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BROOKLYN, N.Y. (Mealey's) A New York federal jury in the first federal Zometa trial found May 25 that the plaintiff did not prove by a preponderance of evidence that the Novartis Pharmaceuticals Corp. drug caused a decedent's osteonecrosis of the jaw (ONJ) (Karlene Hogan, et al. v. Novartis Pharmaceuticals Corporation, No. 1:06-cv-260, E.D. N.Y.).
Karlene Hogan alleged that Zometa, an injection bisphosphonate drug prescribed to patients with metastasizing cancer to prevent bone damage, caused ONJ in her husband, Timothy Hogan. The jury in the U.S. District Court for the Eastern District of New York found insufficient evidence that it did.
Having answered "no" to the first question, the jury did not reach questions about whether Zometa's warning was inadequate compared to what manufacturer defendant Novartis knew or should have know at the time Hogan took the drug and whether inadequate warning caused Hogan's ONJ.
In March 2003, Hogan, of Rhode Island, was prescribed Zometa injections to prevent bone loss during cancer treatment. In December 2003, he had eight teeth extracted.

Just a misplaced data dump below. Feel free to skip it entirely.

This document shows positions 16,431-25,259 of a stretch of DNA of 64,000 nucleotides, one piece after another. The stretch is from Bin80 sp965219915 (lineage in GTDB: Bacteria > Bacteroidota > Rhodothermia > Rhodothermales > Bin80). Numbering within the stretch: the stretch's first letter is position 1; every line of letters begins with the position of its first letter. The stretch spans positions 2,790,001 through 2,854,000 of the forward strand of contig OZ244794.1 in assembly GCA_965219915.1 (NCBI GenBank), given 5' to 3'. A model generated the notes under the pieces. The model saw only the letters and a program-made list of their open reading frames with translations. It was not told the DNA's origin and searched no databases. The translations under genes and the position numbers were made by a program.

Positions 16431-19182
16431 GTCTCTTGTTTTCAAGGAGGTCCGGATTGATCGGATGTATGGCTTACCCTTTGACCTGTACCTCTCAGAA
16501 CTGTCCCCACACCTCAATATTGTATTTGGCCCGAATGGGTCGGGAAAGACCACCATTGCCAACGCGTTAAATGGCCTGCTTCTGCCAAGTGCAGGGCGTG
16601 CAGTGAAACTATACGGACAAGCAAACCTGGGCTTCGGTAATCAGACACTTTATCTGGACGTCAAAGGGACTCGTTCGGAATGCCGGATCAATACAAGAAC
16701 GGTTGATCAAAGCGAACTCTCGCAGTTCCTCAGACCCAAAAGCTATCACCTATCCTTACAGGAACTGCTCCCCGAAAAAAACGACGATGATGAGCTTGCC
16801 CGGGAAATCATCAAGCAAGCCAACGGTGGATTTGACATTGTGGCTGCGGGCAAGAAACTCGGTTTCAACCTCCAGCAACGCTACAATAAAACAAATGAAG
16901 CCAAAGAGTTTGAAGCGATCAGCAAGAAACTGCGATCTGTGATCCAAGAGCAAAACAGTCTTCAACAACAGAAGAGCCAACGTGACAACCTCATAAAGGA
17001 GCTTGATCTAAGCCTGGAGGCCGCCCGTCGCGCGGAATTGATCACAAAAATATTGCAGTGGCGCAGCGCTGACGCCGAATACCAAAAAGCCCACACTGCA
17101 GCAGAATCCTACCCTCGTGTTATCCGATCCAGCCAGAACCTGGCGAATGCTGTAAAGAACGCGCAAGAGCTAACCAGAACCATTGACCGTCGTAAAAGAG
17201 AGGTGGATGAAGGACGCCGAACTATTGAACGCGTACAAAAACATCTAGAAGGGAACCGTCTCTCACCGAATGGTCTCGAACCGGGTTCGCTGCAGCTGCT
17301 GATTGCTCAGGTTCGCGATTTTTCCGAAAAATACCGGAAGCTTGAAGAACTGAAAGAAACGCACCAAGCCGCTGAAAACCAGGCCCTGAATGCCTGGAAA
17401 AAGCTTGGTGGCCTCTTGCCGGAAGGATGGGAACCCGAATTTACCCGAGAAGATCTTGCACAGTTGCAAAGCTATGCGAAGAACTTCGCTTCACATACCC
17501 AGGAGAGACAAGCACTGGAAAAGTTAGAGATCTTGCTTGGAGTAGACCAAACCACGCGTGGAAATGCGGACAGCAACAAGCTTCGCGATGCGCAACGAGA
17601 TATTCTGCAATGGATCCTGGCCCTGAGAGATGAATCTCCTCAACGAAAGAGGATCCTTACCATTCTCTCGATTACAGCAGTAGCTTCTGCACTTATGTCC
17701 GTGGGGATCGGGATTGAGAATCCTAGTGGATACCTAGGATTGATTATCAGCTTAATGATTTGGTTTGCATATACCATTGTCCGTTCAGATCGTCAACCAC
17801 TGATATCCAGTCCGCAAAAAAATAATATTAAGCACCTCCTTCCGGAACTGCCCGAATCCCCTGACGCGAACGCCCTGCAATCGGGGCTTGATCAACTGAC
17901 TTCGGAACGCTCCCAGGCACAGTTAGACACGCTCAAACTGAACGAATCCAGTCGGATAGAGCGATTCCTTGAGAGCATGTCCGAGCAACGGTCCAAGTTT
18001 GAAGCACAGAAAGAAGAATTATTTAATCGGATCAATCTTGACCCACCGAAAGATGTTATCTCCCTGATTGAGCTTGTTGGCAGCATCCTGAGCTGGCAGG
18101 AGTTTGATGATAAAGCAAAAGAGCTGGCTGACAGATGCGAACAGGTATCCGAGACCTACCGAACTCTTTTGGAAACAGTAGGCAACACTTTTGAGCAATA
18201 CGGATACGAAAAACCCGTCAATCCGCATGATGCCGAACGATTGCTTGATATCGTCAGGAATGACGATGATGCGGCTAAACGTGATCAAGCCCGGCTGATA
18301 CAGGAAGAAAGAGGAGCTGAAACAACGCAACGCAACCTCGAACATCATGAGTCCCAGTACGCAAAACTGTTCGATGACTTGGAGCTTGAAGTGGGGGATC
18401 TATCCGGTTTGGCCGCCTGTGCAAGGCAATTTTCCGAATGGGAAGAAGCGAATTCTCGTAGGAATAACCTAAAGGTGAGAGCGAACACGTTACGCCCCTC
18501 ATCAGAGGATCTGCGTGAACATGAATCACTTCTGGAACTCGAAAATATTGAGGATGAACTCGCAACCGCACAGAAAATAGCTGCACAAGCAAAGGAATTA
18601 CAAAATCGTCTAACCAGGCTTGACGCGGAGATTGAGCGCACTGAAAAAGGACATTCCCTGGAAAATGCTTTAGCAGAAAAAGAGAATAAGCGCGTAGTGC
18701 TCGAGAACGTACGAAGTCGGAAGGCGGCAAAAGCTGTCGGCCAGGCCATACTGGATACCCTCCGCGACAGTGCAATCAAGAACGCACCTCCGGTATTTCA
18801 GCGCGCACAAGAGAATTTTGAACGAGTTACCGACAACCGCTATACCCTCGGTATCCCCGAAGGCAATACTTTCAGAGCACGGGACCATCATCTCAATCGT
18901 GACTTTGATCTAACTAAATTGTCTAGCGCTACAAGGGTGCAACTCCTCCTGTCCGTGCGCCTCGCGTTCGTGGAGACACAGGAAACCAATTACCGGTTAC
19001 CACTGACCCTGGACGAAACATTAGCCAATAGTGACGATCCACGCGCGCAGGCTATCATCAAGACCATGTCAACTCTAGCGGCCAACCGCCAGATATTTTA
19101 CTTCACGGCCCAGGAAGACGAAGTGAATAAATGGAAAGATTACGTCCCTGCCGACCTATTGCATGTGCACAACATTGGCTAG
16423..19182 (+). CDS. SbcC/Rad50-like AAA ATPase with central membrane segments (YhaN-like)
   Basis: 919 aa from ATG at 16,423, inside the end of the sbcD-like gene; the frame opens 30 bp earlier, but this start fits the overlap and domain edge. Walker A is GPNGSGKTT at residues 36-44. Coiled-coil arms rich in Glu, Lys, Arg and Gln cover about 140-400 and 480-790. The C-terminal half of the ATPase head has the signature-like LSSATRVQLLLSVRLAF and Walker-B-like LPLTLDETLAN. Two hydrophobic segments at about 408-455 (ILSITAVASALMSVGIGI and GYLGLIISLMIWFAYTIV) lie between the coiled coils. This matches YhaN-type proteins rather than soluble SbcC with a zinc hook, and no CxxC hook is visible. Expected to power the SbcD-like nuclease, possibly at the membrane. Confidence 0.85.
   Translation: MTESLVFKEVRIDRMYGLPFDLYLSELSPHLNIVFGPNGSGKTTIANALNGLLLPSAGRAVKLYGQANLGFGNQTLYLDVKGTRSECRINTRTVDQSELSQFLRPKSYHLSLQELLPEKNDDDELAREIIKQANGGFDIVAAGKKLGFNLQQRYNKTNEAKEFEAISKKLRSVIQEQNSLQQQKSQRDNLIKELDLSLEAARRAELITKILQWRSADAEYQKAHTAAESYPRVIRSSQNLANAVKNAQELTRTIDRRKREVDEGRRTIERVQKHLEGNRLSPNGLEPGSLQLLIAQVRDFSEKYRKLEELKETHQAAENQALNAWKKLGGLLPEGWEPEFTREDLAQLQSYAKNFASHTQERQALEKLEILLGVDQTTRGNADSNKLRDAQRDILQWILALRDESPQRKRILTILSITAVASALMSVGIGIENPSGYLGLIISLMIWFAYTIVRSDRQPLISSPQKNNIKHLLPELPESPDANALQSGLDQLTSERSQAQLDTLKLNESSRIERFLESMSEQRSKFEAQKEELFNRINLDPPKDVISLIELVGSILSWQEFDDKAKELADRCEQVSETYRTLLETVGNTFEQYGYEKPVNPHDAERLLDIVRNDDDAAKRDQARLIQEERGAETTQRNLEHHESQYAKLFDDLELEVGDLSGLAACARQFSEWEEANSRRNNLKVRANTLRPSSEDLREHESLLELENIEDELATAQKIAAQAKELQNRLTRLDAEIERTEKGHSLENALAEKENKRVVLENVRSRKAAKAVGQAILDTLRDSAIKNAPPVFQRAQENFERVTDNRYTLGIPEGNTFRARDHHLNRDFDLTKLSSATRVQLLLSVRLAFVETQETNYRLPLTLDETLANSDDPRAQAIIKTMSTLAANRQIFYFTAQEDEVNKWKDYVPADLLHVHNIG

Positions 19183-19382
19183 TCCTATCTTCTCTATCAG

In July 2004, an X-ray found a nonhealing lesion and soft tissue mass in an area of Hogan's jaw where teeth had been extracted. Necrotic tissue was removed, and Hogan was diagnosed with ONJ.
Hogan died of cancer in 2005. His widow, Karlene Hogan, sued Novartis in the District Court.
The case was transferred to the Aredia/Zometa multidistrict litigation in the Middle District of Tennessee for pretrial proceedings before being remanded to the Eastern District of New York. Defense counsel said it is the first federal Zometa case to go to trial.
The case went to trial on claims of failure to warn - strict liability and/or negligence under Rhode Island law and on Novartis' duty to warn Timothy Hogan of the ONJ risk. Karlene Hogan also claimed breach of implied warranty of merchantability under Rhode Island law.
The trial began May 16. The jury was charged on May 25 and deliberated less than five hours before returning its verdict, according to defense counsel.
"We are pleased with the jury's verdict and believe that Zometa is an effective option for patients with bone metastases," Novartis said in a press statement.
[Editor's Note: Full coverage will be in the June 2 issue of Mealey's Emerging Drugs & Devices. In the meantime, the verdict form is available at www.mealeysonline.com or by calling the Customer Support Department at 1-800-833-9844. Document #28-110602-008V. For all of your legal news needs, please visit www.lexisnexis.com/mealeys.]
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